EducationSTAAR Scores Tick Up After COVID-19 Plunge, Still Below Pre-Pandemic Levels

Public school students made improvements in all subjects except English I on the State of Texas Assessments of Academic Readiness (STAAR).
June 23, 2022
After a dip last year, Texas test scores appear to be on the rebound.

Public school students made improvements in all subjects except English I on the State of Texas Assessments of Academic Readiness (STAAR).

The STAAR tests are administered in five subjects: Algebra I, Biology, English I, English II, and U.S. History. These are technically high school subjects, but school systems commonly let middle school students take certain freshman classes early, such as Algebra I or English I.

According to statewide results released last week, Texas public school students are climbing out of the pandemic trough in terms of how many passed their STAAR tests. While none of the scores that dropped last year immediately spiked back to pre-pandemic levels, results in the Algebra I, Biology, English II, and U.S. History tests show clear growth in the percentage of students that passed.

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Last year, Algebra I had the steepest drop in passing students, falling from 84 percent of students to 72 percent at the end of 2021.

74 percent of Texas students passed the Algebra I STAAR this year, a modest gain of two points.

Notably, students performed worse in one of the few subjects that saw improvement during the COVID-19 period: English I, which maintained upward momentum from 2018 through 2021. Historically the state’s worst-performing STAAR subject, it was the only subject to see a decline this year. 63 percent of students passed the English I test this year, down three points from the year before.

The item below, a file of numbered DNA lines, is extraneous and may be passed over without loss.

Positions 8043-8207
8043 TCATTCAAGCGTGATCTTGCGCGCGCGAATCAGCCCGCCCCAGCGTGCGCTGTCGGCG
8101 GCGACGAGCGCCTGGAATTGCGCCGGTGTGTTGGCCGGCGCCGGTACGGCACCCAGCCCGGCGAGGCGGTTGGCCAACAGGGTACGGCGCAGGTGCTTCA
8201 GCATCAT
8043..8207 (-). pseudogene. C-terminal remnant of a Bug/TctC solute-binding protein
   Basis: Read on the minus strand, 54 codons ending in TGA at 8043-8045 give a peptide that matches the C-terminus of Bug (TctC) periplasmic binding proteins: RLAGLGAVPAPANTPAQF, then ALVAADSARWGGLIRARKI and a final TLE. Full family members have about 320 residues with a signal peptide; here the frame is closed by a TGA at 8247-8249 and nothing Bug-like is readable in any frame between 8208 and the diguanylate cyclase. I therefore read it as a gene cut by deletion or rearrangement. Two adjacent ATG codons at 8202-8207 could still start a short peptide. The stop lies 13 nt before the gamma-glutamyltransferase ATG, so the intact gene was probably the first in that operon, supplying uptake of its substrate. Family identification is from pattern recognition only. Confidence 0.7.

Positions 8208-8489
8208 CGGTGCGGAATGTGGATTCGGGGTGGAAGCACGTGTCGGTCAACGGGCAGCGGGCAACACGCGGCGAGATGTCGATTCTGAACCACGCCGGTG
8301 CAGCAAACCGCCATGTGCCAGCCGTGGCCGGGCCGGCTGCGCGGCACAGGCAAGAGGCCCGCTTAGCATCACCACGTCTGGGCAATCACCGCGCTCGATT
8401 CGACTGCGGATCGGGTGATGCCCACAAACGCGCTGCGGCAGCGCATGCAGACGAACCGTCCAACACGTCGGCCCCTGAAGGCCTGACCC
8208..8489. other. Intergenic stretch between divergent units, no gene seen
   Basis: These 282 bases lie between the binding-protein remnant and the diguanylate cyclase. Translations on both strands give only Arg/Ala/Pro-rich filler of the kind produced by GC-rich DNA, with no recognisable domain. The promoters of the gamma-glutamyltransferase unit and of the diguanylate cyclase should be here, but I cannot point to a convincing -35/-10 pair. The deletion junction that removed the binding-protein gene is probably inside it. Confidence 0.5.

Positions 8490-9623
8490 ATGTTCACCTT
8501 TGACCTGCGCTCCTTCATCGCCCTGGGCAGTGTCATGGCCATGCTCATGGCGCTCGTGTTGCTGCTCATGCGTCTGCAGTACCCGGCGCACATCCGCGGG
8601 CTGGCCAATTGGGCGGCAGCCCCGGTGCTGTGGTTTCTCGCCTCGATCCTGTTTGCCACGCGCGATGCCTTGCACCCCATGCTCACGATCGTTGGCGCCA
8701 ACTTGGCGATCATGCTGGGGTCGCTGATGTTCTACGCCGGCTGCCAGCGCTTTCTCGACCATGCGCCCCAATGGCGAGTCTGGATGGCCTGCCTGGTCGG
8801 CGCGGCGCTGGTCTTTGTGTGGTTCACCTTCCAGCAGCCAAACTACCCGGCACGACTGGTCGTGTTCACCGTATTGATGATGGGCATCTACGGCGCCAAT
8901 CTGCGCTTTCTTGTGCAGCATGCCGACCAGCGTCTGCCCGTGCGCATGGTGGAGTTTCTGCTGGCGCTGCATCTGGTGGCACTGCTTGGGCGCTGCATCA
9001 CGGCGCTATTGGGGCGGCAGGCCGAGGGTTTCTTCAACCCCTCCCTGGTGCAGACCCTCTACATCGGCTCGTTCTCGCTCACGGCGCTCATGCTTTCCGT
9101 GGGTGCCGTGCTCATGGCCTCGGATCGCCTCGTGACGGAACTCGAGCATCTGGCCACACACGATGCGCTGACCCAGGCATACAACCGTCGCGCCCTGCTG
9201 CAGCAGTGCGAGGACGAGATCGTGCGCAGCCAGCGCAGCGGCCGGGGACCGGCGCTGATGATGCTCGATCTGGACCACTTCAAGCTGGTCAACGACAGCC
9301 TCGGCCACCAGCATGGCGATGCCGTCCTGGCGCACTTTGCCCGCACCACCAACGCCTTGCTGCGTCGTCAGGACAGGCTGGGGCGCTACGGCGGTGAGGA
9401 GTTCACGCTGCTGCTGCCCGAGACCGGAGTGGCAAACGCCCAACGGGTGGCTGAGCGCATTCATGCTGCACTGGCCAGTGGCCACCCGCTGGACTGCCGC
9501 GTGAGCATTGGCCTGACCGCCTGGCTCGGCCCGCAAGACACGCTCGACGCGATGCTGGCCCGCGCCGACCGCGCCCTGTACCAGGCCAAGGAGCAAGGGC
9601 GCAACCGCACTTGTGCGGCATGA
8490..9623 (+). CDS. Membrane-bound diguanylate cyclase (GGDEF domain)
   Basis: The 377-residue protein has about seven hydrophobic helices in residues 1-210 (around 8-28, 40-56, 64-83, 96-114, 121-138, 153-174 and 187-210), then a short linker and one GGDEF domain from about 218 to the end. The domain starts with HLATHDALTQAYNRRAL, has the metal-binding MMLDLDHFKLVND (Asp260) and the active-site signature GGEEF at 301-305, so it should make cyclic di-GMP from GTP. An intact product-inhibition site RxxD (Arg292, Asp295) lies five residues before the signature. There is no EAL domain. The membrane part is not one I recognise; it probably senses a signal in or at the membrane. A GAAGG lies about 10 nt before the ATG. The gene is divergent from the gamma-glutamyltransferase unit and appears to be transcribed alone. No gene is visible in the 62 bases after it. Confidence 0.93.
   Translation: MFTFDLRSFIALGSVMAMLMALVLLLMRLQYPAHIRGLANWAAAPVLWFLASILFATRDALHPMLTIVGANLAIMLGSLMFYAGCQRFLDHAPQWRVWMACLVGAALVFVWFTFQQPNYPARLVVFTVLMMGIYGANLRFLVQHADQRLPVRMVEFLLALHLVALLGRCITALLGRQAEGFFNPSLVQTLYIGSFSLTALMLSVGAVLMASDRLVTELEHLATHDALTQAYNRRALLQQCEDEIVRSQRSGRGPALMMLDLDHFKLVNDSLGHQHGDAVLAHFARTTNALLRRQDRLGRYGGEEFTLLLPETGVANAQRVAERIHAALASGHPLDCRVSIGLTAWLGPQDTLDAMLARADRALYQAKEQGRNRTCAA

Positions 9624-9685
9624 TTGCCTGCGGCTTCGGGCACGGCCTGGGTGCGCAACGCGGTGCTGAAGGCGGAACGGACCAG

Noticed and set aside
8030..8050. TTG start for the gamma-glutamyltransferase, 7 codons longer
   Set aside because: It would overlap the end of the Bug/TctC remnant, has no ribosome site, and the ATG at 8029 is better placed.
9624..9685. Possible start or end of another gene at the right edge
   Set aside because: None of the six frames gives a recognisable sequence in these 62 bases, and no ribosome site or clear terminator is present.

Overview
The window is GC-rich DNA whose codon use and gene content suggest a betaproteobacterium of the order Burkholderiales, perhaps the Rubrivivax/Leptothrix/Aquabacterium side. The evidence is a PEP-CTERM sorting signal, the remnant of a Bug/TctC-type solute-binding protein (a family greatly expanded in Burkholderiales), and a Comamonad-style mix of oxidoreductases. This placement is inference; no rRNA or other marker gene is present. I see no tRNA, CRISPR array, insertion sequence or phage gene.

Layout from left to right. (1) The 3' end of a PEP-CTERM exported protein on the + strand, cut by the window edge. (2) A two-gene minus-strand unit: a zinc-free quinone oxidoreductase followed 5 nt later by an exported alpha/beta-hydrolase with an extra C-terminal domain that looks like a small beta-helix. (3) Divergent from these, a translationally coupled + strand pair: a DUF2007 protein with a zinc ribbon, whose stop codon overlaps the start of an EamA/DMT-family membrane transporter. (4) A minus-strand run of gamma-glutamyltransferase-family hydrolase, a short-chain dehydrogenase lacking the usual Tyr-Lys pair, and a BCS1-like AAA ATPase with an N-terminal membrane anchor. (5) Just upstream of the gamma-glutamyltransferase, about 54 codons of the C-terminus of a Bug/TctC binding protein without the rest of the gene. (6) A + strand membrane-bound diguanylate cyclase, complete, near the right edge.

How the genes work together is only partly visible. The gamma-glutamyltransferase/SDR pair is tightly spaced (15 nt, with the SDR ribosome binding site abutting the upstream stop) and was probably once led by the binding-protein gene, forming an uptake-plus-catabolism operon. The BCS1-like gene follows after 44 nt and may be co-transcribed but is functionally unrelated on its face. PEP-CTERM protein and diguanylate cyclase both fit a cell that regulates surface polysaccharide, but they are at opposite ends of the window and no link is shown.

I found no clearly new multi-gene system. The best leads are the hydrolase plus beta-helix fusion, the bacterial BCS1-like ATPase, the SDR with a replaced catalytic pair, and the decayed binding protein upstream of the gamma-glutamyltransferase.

Under the state’s performance standards, students need not “meet grade level” to pass the STAAR. A student who “approaches grade level” understanding of the subject earns a passing grade.

Since 2017, the highest performance label has been “masters grade level,” indicating that a student shows an advanced understanding of the subject.

Results for this category of scores followed similar trends.

The share of highest-performing students in each subject has remained far stabler since 2019 except for Algebra I, which dropped even more sharply for the highest-performing students than for those who merely passed. History and biology both saw slight 4-point dips in the percentage of students mastering grade level from 2019 to 2021, an appreciably shallower drop than the percentage of students approaching grade level in the same subjects during the same time period.

As for the most recent scores from spring 2022, the shares of students that mastered grade level in algebra, history, and biology all grew slightly. The shares of students passing history and biology grew by one point apiece, commensurate with growth in the same subjects for all students that passed.

The state has been redesigning the STAAR since 2019, but the new version won’t be implemented until the 2022-2023 school year begins this fall.


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Isaiah Mitchell

Isaiah Mitchell is a reporter for The Texan, a Texas native, and a huge Allman Brothers fan. He graduated cum laude from Trinity University in 2020 with a degree in English. Isaiah loves playing music and football with his family.